The European advertising and media industry have described calls by data privacy regulators for opt-in by users for placing cookies on their PCs as out of step with online businesses and their consumers.
In a joint response to the Article 29 Working Party “Opinion 2/2010 on online behavioural advertising”, published last week, a consortium of industry organisations, including IAB Europe, World Federation of Advertisers (WFA), European Publishers Council (EPC) and European Advertising Standards Alliance (EASA), said it was “out of step with the relationships that businesses and consumers are building online and flies in the face of the reality of the internet.”
“This is an overly strict interpretation of the ePrivacy Directive,” said Angela Mills Wade, executive director of the EPC.
“We welcome this more nuanced approach by the Commission, their confidence in self-regulation and a balance between regulation and business interests,” said Mills Wade.
“The Article 29 group is suggesting that whatever ‘information’ is stored in cookies, it must be treated as if it were ‘personal’ data and as such should be subject to explicit, prior consent. The Directive currently does not require an opt-in for cookies. In practice, such a requirement would mean that users would have to confirm every single cookie placed on their PCs, leading to a permanent disruption of their internet experience.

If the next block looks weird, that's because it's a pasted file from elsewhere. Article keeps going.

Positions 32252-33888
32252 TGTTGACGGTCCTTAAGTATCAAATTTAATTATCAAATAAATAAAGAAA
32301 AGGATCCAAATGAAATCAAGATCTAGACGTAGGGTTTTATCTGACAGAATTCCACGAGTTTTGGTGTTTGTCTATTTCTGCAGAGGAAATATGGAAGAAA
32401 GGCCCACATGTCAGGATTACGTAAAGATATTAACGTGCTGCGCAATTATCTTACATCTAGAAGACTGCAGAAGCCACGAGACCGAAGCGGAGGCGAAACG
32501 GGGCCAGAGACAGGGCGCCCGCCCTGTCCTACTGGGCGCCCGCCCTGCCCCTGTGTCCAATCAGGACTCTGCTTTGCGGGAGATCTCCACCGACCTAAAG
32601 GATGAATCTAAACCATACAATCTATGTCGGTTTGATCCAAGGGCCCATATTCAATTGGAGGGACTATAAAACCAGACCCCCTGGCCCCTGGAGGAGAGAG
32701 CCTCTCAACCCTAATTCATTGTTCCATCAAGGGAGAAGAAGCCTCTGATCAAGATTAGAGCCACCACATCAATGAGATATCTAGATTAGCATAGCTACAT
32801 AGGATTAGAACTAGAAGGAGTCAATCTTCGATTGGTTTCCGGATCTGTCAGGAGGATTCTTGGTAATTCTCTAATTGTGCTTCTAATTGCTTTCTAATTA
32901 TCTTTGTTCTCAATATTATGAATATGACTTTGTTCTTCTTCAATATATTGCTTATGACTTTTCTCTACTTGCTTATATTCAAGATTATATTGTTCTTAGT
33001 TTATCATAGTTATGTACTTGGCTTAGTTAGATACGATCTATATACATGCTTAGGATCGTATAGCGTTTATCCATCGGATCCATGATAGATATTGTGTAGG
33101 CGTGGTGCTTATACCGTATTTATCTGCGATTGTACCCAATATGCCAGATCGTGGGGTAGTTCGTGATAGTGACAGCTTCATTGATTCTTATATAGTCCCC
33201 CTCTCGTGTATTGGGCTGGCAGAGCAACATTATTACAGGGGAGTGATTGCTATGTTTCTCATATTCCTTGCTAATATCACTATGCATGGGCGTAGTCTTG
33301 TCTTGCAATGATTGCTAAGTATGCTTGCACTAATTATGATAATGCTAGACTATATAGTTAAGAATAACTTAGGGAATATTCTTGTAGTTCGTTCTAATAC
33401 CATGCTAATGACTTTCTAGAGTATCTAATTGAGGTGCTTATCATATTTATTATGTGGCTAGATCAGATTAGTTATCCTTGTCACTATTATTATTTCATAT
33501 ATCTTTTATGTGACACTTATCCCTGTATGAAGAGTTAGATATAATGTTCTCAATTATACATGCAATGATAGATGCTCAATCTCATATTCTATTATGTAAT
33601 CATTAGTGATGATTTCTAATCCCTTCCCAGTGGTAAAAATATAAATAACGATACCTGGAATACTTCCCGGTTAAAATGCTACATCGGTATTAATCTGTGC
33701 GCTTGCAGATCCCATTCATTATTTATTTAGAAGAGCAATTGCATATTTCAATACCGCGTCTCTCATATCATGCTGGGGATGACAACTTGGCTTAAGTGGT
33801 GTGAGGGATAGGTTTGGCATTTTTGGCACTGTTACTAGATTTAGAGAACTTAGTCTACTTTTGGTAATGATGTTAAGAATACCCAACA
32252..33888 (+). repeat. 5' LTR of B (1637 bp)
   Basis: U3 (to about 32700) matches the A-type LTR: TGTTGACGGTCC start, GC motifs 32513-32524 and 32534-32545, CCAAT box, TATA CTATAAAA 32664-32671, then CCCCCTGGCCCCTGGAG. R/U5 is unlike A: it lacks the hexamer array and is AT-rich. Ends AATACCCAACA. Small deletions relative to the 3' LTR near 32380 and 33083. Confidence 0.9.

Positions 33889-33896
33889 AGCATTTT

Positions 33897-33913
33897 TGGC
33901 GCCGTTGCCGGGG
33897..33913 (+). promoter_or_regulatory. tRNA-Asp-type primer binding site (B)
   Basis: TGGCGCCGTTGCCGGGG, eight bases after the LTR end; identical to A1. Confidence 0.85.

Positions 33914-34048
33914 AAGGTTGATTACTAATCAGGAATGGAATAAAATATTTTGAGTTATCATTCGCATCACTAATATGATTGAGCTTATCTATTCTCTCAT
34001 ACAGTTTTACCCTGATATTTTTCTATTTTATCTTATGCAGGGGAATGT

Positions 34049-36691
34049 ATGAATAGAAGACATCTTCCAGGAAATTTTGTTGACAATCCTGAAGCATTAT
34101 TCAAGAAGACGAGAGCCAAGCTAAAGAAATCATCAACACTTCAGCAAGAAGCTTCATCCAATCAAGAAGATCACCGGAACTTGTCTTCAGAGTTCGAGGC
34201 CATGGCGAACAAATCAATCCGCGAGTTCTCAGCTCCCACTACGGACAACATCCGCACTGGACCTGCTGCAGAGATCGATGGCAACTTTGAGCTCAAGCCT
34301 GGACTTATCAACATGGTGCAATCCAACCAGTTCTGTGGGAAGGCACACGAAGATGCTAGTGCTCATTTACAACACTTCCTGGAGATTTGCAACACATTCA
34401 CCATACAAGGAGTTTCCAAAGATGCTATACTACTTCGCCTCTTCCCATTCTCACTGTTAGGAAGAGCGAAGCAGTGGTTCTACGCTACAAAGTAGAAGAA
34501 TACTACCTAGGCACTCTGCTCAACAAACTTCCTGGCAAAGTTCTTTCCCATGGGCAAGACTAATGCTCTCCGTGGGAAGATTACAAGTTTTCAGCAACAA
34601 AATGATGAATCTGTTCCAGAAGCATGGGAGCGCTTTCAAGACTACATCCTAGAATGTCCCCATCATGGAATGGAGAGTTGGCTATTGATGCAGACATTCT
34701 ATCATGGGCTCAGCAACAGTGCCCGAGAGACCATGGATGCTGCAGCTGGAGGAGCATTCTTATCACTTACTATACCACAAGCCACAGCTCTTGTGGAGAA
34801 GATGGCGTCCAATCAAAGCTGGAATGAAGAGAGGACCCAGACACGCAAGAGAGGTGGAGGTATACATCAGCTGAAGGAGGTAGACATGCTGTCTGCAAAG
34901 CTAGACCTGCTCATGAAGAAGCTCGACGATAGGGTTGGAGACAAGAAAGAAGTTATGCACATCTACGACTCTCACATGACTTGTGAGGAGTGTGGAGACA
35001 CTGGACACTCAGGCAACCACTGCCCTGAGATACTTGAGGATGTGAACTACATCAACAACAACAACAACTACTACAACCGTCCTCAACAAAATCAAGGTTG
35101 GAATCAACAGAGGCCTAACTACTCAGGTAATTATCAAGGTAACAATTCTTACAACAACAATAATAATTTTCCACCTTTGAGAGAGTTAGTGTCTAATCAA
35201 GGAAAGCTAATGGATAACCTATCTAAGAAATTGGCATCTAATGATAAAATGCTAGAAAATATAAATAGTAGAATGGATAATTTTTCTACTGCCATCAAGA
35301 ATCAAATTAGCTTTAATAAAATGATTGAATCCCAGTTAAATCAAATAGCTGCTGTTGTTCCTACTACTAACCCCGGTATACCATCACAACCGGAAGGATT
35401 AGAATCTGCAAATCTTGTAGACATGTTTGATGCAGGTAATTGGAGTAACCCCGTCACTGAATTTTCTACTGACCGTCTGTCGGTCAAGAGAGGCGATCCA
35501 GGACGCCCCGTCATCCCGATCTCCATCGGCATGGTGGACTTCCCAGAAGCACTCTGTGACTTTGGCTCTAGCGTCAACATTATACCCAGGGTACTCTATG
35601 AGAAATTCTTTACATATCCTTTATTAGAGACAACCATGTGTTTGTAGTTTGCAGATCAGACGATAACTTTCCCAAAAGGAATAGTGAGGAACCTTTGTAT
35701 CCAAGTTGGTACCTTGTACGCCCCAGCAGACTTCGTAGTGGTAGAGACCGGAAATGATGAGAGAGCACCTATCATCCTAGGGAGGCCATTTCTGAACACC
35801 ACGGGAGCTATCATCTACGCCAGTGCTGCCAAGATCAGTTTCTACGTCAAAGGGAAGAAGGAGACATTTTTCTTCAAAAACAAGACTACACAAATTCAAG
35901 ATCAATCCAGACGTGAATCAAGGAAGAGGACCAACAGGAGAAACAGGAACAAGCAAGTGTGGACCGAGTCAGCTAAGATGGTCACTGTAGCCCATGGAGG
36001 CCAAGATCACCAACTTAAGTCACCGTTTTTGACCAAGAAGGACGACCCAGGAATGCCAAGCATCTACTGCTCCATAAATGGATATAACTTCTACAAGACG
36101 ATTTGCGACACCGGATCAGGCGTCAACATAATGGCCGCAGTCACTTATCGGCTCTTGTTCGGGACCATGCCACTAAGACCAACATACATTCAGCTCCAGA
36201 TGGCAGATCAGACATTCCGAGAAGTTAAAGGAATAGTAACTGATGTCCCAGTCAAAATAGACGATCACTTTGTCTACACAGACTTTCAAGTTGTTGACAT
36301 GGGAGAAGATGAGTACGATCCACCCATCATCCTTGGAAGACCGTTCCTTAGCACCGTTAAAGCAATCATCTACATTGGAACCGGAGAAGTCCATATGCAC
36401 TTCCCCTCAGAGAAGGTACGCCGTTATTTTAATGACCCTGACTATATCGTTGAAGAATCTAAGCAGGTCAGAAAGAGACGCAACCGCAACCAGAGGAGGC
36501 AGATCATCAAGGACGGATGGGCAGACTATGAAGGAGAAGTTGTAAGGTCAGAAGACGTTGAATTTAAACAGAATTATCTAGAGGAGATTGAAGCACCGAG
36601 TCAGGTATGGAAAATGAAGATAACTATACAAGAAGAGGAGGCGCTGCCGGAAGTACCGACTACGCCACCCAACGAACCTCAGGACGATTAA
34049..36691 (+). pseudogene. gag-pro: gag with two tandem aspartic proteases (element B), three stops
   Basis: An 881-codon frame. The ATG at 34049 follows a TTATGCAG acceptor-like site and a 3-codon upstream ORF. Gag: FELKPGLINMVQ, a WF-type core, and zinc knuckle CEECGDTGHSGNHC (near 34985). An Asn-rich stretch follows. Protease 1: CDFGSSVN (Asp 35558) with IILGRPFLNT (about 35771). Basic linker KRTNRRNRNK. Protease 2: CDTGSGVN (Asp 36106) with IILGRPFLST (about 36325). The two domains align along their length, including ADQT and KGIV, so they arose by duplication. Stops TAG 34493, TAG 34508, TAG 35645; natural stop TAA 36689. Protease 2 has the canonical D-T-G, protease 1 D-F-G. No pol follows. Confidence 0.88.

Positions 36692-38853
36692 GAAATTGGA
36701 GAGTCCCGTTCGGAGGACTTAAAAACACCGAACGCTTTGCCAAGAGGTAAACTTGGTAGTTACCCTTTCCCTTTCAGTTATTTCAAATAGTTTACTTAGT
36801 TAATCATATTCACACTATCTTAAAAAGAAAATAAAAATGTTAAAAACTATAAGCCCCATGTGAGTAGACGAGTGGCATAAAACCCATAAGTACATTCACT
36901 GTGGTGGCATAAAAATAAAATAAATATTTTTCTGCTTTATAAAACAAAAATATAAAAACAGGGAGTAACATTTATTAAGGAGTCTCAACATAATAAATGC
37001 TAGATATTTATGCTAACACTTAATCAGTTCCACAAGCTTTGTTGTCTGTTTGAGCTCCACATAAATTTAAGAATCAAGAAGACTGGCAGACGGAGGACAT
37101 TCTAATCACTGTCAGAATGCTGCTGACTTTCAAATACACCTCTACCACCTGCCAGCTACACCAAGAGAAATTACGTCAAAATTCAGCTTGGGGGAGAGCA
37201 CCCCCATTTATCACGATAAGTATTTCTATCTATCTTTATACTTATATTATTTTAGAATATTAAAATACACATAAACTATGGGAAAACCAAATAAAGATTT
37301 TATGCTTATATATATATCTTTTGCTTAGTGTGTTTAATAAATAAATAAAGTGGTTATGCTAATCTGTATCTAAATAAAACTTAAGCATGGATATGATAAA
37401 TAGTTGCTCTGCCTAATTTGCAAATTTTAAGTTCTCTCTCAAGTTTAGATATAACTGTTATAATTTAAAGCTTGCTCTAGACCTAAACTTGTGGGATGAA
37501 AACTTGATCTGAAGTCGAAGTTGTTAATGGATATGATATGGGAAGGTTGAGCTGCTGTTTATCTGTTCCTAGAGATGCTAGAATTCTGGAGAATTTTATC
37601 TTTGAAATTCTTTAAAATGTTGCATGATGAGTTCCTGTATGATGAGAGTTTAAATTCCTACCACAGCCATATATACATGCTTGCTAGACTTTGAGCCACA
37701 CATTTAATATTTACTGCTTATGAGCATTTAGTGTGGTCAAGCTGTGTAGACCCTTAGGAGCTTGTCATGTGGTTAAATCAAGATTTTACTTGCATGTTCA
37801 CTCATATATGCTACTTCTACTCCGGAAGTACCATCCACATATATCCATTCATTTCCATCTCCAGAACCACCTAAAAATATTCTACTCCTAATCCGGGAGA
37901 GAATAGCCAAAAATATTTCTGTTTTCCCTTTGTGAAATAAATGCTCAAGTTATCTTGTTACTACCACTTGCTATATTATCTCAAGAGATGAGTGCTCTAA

“The industry believes this is a gross misinterpretation of the intention of the Directive and a misrepresentation of the type of data typically collected and processed for the purposes of serving interest-based advertising to consumers on our websites. The ePrivacy Directive acknowledged that the controls in modern web browsers give users full and granular control over cookies.
Stephan Loerke, managing director of the WFA, said the Article 29 opinion takes no account of the support advertisers get from their consumers for interest-based advertising nor of the exchange in value they receive between effective advertising and access to high-quality media content for free.
“Obviously, the internet in Europe would become less attractive to users and would significantly undermine the growth potential of the digital economy. Such strict privacy regulations would not only jeopardize the existence of European online companies but would call into question the EU’s ambitious digital agenda, intended to increase Europeans’ access to the ultra fast internet and fostering the e-commerce sector,” said Stephan Noller, CEO of nugg.ad and IAB Europe chair of the policy committee.
The industry bodies said that cookies are essential to the smooth functionality underlying new business models that involve reaching consumers through tailored, interest-based content and matching advertising based on users’ potential interests.
“We are looking forward to a dialogue with the Article 29 Working Party to discuss the proposed concepts, their feasibility, and practicability and provide our ideas how transparency and choice for users can be increased with more proportionate measures than an opt-in,” said IAB Europe vice president Kimon Zorbas. “Self-regulation could be the solution that contributes to increased transparency in a meaningful way that regulation could hardly achieve.”